Everyone told me the best place to make out with your girlfriend was on Radio Hill Road.
“You got to see the lights of downtown from Radio Hill Road.” Use that line to persuade her. After about a minute and a half you slip your arm around her shoulder. This action should cause her to look from the lights and smile at you. Then go in for the kiss.
I knew the radio station was on Radio Hill Road but not much else; if you didn’t want to be on the radio, why bother to go out there? At 16-years-old, I had a high squeaky voice, and when I was nervous I tended to get loud. That pretty much ruled out the possibility of me becoming a DJ. So, the night before my big date, I drove out there to familiarize myself with the best place to park. No lie, the view impressed me for a small town in Texas. I even practiced lowering my voice. That sounded creepy so I ditched the idea. Only a few second later, however, I saw a bright object in the sky, lingering over downtown. At first I dismissed it as an airplane, but this body had no extra blinking colored lights and seemed to linger before turning sharply and shooting directly over my car at a speed unattainable by any ordinary airliner.
Had I just encountered a space ship from another planet? Here I sat all alone on Radio Hill Road, and little green men knew it. I was ripe for the picking, just a laser beam away from being transported up for some exploratory surgery. Fumbling with my keys, I finally started my car and started down the hill when I passed a pair of headlights come in the opposite direction.
“Ahh!!” I screamed like a little girl. No. A little girl could not be that loud.
“What the hell’s wrong with you, kid?”
This teen-aged boy’s eyes widened, startled by my outburst. The girl sitting next to him began giggling. I felt bad that I had broken their mood. No necking for them tonight. Not only was I afraid of what I had seen in the sky, I also feared the story of my scream would be all over school on Monday morning. At the intersection of Radio Hill Road and the county highway heading back toward town, I stopped to gain my composure. I could never tell anyone about this. Everyone in school thought I was weird enough already without this new incident. Maybe the couple in the other car didn’t recognize me. After all, it was dark.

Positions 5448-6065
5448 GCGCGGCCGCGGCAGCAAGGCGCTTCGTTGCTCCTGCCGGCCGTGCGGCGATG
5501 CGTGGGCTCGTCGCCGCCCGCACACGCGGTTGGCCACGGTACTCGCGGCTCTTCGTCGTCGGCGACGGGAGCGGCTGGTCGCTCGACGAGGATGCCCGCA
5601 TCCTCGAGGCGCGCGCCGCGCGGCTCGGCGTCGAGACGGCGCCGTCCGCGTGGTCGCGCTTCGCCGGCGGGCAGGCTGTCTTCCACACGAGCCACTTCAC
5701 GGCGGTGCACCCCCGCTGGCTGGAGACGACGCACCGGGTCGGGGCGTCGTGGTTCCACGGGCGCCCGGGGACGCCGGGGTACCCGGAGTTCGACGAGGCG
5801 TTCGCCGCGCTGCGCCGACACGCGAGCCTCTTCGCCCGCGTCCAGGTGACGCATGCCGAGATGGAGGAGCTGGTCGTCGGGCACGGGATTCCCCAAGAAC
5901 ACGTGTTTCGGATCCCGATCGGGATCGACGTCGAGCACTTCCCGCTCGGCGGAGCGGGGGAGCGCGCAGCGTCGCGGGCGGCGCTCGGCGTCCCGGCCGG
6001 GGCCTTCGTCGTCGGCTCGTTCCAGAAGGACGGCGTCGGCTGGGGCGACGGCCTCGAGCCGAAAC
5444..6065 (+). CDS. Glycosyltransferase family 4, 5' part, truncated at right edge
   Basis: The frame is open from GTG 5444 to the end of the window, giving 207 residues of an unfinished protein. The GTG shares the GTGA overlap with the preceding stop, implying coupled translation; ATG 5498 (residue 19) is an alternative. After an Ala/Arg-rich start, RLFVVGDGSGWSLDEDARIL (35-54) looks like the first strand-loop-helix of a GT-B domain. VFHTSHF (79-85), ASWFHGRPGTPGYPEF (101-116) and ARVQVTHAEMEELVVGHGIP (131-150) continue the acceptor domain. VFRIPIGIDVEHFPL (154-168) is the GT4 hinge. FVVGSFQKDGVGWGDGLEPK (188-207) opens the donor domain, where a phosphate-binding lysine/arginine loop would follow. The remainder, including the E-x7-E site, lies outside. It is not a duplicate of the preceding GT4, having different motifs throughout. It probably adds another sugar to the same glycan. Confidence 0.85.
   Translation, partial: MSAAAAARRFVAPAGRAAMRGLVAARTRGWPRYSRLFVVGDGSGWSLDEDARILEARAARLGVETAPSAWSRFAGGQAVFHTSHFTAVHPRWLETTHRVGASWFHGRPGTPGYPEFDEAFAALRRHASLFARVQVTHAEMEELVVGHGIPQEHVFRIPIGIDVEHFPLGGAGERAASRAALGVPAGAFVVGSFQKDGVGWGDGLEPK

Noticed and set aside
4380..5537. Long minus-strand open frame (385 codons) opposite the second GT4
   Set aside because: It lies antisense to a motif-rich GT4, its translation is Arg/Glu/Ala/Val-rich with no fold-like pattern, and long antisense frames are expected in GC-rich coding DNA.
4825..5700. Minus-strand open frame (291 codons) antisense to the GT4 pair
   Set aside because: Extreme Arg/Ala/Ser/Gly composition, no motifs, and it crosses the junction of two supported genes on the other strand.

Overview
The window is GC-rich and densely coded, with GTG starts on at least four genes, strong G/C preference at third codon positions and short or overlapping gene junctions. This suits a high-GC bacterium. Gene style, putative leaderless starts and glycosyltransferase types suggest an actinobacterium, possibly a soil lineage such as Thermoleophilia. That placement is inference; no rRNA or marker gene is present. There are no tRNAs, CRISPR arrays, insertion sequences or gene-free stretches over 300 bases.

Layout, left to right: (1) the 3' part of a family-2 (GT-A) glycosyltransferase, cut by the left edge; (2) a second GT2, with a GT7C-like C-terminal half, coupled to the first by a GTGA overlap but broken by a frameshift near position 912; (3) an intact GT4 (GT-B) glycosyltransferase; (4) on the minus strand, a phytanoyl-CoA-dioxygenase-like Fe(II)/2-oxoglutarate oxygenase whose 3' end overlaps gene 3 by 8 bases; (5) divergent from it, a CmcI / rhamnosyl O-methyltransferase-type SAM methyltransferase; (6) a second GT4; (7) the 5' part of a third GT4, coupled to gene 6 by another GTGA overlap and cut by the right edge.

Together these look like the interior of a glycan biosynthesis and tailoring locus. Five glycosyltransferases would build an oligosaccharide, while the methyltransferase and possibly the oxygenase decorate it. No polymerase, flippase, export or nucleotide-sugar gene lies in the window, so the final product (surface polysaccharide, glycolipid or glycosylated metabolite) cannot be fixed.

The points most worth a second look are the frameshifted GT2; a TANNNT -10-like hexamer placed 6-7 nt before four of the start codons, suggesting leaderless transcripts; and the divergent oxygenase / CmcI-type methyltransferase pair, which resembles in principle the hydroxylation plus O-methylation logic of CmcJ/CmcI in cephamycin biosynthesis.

Tap, tap. A noise drew my attention to the car window. A little green man snapped his long skinny fingers which caused my window all by itself. This was it, I thought. I was the object of an alien’s next science experiment. Maybe it was all for the best. My social life at high school was over.
“Pardon me, young human.” A surprisingly deep voice came from a slit in the green head. “I didn’t mean to make you scream. Could you please direct me to the nearest United States of America Air Force Base? I’m meeting with your leader tomorrow morning, and I’m lost.”
I watch this show on cable television about a woman from Long Island who can see ghosts hanging around people.
It’s funny the way her face scrunches up when she’s out in public somewhere. It’s like she’s going to explode if she doesn’t go up to a person and tell them a ghost is trying to tell them something. She’s usually right on the information, and the person seems grateful.
I always thought I didn’t need to hear from anyone from the other side. I did all the talking I needed to do before they died. But in the recent political atmosphere I have started wishing I could ask my mother one last question.
She used to tell me when I was a kid, “Always remember, you’re Grady Cowling’s son.”
By her tone of voice and the look on her face I got the idea that wasn’t a compliment to my father or me.
Let me explain. When I was in the second grade I wanted to have a birthday party and invite this one particular boy in my class who had been nice to me that year. The only problem was that he was the son of the local banker. I thought my mother’s eyes were going to pop out of her head.
“Grady! Did you hear who your son wants to bring to our house? The banker’s son!”